What Entrepreneurs Should Take Away from This Year’s Masters.
At the 2015 Masters Tournament in Augusta Georgia, a 21 year old took the lead immediately and never looked back. Jordan Spieth, playing in just his second Masters Tournament of his young career put on an impressive show. Leading from beginning to end, he received his first Green Jacket as his prize. He domination of the tournament was surprising, and we can look to how Jordan approaches his game for lessons no entrepreneur can do without.
Lesson 1: Age is no factor.
If you’ve ever thought you were too young, that your dreams had to wait until you were older remind yourself that Jordan Spieth is 21. Somewhat surprisingly, he’s not even the youngest to win the tournament. That accolade belongs to another golfer you may have heard of, Tiger Woods.
And before you start thinking that it’s only a young person’s game, remember that the great Jack Nicklus won his last Masters Jacket at the age of 46. This past year golfer Tom Watson became to oldest player to break par at Augusta. He’s 65. No matter your age, it’s never too early or late to start something incredible.
Lesson 2: Keep Looking Forward
On the final day of the tournament, Jordan Spieth looked like he might start slipping. This was around the same section where he lost his lead at the Masters the year before. Business Insider gives us the run down.
“The moment came just after hole No. 12, where Spieth had what he described as “kind of a dumb 3-putt” on the par-3. The bogey dropped him to 17-under. After Phil Mickelson hit a birdie on the hole ahead, Spieth had suddenly lost two strokes on his lead, which was down to four with six holes to play.”
Spieth could’ve started getting jumpy. Instead, he hit a perfect shot to land on the green. Mickelson would bogey his hole moments later.
You can spend a lot of time worrying about the people behind you, or you can focus on your own goals, play your game and look forward. Let everyone else worry about themselves.
Lesson 3: Be Outside the Box
Just because things have been done a certain way for a long time, doesn’t mean that’s the way they have to be. Jordan Spieth, after his showing at last year’s Masters, could have worked with any caddie he wanted. He chose to stick with his caddie, who only two years earlier was a high school teacher. As the Wall Street Journal points out, that’s quite irregular.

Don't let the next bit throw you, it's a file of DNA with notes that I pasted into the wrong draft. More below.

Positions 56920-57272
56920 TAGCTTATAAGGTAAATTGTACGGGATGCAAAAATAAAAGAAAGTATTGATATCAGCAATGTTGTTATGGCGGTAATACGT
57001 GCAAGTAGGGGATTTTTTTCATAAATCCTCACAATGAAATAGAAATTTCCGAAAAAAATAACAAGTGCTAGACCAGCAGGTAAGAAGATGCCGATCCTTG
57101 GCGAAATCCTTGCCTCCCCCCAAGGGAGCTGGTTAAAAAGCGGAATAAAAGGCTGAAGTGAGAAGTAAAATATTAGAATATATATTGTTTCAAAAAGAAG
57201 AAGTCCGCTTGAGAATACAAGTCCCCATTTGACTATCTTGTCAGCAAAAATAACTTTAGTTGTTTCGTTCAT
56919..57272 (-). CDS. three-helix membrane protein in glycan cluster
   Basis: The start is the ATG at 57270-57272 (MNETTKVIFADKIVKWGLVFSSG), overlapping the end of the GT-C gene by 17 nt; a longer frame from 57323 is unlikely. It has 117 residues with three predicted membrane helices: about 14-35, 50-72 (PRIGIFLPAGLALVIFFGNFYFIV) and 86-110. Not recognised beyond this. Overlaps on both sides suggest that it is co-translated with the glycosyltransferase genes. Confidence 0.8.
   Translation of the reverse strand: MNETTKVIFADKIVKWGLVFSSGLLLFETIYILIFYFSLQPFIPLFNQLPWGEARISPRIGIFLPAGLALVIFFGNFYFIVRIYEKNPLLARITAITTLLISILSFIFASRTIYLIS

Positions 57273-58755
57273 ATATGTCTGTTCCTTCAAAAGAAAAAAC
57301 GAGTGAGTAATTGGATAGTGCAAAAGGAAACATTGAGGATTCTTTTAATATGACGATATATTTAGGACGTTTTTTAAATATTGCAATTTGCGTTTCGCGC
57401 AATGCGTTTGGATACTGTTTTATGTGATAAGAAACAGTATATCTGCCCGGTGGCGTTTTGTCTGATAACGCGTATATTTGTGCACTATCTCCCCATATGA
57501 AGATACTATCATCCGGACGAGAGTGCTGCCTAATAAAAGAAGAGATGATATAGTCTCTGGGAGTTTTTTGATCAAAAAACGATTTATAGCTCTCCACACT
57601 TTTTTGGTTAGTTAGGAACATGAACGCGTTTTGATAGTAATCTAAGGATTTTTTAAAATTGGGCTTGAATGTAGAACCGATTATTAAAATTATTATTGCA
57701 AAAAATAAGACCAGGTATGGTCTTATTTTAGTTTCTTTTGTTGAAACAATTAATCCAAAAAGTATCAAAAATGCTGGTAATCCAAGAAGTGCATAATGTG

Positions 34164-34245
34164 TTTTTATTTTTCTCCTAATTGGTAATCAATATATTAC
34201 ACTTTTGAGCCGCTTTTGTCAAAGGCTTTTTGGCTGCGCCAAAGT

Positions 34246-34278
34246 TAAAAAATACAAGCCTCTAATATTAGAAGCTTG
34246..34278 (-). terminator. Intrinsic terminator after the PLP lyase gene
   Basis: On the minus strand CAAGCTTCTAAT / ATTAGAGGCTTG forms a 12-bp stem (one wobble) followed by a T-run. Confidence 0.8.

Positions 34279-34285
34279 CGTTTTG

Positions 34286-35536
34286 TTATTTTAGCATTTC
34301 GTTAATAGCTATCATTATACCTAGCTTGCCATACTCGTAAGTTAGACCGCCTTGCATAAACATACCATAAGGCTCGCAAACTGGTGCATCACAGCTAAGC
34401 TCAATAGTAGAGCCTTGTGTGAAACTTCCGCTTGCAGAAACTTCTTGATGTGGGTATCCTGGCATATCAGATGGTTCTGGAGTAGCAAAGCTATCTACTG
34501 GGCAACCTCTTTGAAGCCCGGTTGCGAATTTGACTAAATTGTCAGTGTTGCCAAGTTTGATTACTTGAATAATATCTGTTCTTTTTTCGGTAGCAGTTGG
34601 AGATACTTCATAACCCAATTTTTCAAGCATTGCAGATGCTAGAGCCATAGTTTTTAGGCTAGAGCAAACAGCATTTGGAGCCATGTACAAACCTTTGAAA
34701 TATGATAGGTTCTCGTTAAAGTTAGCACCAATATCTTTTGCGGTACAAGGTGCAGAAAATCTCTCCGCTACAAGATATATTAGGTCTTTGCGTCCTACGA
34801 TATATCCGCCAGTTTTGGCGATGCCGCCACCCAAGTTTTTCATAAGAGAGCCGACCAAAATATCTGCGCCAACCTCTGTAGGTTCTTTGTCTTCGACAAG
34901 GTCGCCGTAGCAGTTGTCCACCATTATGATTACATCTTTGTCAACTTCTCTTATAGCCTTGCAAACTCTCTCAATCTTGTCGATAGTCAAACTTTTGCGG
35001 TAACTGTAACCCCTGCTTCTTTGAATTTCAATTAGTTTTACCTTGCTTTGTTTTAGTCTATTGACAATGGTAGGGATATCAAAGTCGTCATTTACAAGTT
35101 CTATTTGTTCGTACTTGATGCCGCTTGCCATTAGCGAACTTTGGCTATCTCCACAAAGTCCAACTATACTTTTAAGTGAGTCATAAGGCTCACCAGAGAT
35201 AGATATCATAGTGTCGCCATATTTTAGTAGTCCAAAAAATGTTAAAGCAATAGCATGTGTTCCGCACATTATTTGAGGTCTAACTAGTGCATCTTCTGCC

“Spieth prioritized personal chemistry. That he went so far as to hire someone who had caddied only occasionally for amateurs ranked as one of the bigger upsets in pro caddying.”
Follow your gut. When something isn’t working, don’t stick with it just because it’s always been done that way. If something is working, don’t change it just because it’s strange.
Lesson 4: Play for the Right Reasons
As a young man Spieth would head home to Dallas after every golf tournament to say hi to his family and bring his sister a key chain from whichever city he visited. It is that dedication to family and humility that is often remarked on about the young golfer. He attributes it to his family and his upbringing. That humble and thankful attitude can also be seen in a letter Spieth wrote as a 16 year old to the family of the scholarship he was offered so he could attend Jesuit College Prep.
If all you’re doing is trying make money and rise to the top, you’ll find that once you get there, it’s not all you thought it would be. Relationships with others, having a positive affect on those around you and working for a greater good are the things that satisfy once they’re achieved.
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